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China Miners Not Buying Filecoin’s “Coronavirus Excuse”

Filecoin, which you can think of as the decentralized answer to Dropbox, has delayed yet again its mainnet launch date. The project allows users to buy and sell unused space on their harddrives, via the Interplanetary File System—and like many projects these days, it’s relying on Chinese miners to be the backbone of support. Some 70% of its nodes are based in China, in fact.

This is the second delay in less than a month—the first one was announced January before coronavirus was a thing. But again, on February 19, the company announced yet another six-week delay, citing both development challenges and the impact of coronavirus.

“…it has come to our attention that many of our communities in China have continued to be affected by the coronavirus outbreak,” the statement said. “Some of our Chinese community members have directly asked us to wait to launch Testnet Phase 2 for two or three weeks, until they can safely return to work. We hear you, and your safety is our priority!”

This was upsetting news to some Chinese Filecoin miners. That’s because many of them have been buying up and stockpiling mining rigs in anticipation of the mainnet launch. Now, they’re miffed that they have to wait even longer for their capital investments to pay back.

Their anxiety is justified. Since Filecoin keeps updating standards of the mining rigs, miners who bought their machines in 2018 or 2019 are worried that the old machines will be incompatible with the new hardware standards, incurring permanent loss of their initial investment.

Filecoin is a super popular blockchain protocol among Chinese. Described as “born with a golden spoon (含着金钥匙出生)”, Chinese investors believe that the project is legitimate because it is funded by some of the most well-known investors in the world, including Sequoia Capital, Andreessen Horowitz, Union Square Ventures and Winklevoss Capital.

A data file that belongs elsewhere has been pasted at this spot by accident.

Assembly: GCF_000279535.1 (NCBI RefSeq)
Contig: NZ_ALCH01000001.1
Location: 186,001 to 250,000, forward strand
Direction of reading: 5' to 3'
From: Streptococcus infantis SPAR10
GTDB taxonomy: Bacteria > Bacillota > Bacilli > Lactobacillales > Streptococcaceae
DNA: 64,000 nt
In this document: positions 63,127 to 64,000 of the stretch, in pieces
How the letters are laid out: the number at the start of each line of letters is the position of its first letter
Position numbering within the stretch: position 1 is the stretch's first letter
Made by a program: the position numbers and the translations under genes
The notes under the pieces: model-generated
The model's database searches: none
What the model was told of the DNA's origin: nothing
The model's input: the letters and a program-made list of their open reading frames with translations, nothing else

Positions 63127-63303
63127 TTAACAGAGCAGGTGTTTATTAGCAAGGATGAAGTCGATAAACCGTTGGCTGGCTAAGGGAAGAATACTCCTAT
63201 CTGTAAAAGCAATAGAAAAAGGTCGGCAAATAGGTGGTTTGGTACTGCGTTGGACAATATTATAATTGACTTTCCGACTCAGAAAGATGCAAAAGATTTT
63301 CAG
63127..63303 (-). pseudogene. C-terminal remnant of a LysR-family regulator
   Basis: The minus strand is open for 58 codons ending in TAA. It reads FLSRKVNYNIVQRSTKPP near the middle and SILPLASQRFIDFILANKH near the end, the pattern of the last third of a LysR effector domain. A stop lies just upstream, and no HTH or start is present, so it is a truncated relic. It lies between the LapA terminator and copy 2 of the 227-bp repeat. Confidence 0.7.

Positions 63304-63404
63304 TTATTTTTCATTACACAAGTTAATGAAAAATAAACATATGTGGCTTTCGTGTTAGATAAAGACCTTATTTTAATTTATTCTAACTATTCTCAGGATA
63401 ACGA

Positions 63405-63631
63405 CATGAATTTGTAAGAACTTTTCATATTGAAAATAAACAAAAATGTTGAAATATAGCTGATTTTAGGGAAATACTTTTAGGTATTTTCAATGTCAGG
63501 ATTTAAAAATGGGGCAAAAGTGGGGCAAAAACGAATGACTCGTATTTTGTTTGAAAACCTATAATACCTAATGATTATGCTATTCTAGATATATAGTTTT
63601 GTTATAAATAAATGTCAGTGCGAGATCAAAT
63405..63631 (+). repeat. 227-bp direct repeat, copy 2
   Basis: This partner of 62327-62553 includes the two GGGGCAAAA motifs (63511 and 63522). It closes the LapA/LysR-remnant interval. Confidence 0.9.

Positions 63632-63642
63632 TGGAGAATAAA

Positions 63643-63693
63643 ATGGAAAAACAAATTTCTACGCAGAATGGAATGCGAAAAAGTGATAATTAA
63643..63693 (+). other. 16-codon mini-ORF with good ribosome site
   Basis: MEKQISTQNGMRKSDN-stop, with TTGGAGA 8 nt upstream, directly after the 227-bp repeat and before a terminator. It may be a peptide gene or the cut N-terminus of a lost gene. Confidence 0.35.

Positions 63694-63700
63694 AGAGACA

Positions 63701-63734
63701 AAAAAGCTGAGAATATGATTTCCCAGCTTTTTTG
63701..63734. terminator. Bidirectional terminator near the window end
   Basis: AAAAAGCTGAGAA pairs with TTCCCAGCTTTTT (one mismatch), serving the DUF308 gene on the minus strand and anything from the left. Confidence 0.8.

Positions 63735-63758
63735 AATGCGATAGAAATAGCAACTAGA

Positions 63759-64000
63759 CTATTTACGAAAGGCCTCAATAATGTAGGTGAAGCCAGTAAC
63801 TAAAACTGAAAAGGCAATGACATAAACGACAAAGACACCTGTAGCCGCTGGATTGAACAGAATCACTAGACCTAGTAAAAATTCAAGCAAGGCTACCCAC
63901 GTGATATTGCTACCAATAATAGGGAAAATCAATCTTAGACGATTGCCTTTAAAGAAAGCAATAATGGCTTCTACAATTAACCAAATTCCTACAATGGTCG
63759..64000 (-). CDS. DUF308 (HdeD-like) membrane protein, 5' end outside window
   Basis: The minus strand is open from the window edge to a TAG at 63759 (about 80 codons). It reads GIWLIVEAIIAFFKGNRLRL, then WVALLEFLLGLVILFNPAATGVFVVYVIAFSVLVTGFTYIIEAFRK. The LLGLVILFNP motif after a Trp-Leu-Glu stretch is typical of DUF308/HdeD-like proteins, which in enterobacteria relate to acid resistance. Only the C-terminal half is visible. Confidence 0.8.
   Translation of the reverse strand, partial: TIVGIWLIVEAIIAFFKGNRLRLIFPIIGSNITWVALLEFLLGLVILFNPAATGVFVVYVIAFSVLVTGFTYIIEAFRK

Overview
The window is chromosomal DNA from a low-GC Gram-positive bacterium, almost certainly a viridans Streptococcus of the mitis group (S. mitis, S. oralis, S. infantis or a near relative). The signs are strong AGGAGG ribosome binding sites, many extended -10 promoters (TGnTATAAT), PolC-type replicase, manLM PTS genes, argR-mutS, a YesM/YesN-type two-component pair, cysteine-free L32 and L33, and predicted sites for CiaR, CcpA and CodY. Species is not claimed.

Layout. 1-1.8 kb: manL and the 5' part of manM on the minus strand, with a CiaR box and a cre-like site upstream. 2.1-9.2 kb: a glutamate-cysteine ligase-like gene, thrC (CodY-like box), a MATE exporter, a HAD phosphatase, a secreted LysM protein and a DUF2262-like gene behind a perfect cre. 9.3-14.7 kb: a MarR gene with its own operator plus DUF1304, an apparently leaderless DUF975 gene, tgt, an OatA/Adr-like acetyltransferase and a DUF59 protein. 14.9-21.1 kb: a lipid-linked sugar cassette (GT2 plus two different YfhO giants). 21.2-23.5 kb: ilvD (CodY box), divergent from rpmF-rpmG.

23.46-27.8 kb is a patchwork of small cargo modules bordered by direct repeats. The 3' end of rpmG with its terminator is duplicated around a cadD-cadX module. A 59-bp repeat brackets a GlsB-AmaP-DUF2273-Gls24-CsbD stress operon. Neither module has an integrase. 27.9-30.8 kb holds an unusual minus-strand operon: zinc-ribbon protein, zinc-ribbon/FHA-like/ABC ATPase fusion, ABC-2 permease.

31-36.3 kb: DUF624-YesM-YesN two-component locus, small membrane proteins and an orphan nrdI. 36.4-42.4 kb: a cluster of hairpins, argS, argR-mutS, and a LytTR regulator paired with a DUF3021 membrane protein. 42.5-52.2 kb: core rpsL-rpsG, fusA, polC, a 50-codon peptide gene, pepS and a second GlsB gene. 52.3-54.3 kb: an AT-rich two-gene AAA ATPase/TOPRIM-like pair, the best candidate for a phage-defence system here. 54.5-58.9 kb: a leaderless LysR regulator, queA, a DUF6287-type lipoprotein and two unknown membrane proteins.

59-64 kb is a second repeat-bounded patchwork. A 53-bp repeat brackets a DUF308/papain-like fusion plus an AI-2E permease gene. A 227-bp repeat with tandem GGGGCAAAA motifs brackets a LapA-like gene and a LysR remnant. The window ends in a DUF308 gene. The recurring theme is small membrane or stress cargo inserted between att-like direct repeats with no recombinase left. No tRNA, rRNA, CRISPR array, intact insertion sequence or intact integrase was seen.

Why do projects like Filecoin receive so much attention in China? There are two parts to the answer. First, there’s a severe lack of domestic investment options in China. Other than the Chinese stock market, which has mostly been in the dumps since the financial crisis, and the real estate market, which has been in a bubble, China’s burgeoning middle class has nowhere to go to enjoy a decent return on their savings.

Second, China imposes strict capital control, meaning that money cannot be easily sent in or out. Because crypto is borderless, many investors turn into legitimate projects, proven by legitimate VCs, to onboard their fiat to crypto and send abroad (money laundering at retail level).

Some Chinese miners complained that the virus was simply being used as an excuse—in reality, the epidemic shouldn’t affect mining since most miners purchased their machines way before the outbreak.

Filecoin has said that the delay would help miners return safely to their workplaces. That sounds plausible, but tends to fall apart on closer examination. Mining farms are not operationally heavy and require less human capital. Given that most of the country has resumed working and only very few heavily infected regions remain shut down, miners should have no issue travel physically to their workplaces.

It’s not uncommon that software development suffers from delay (see, for instance, Ethereum.) Yet linking the delay to the virus outbreak is a stretch. The latest delay made many miners pessimistic about Filecoin’s real go-live date, which many joked would be at the end of 2020.

In Chinese, there’s an old saying that “one postponement causes a depletion of energy, the second postponement causes depletion of morale, and the final postponement causes death 一鼓作气,再而衰,三而竭.” Let’s hope Filecoin doesn’t postpone a third time.

This article was originally published by Decrypt and written by Shuyao Kong

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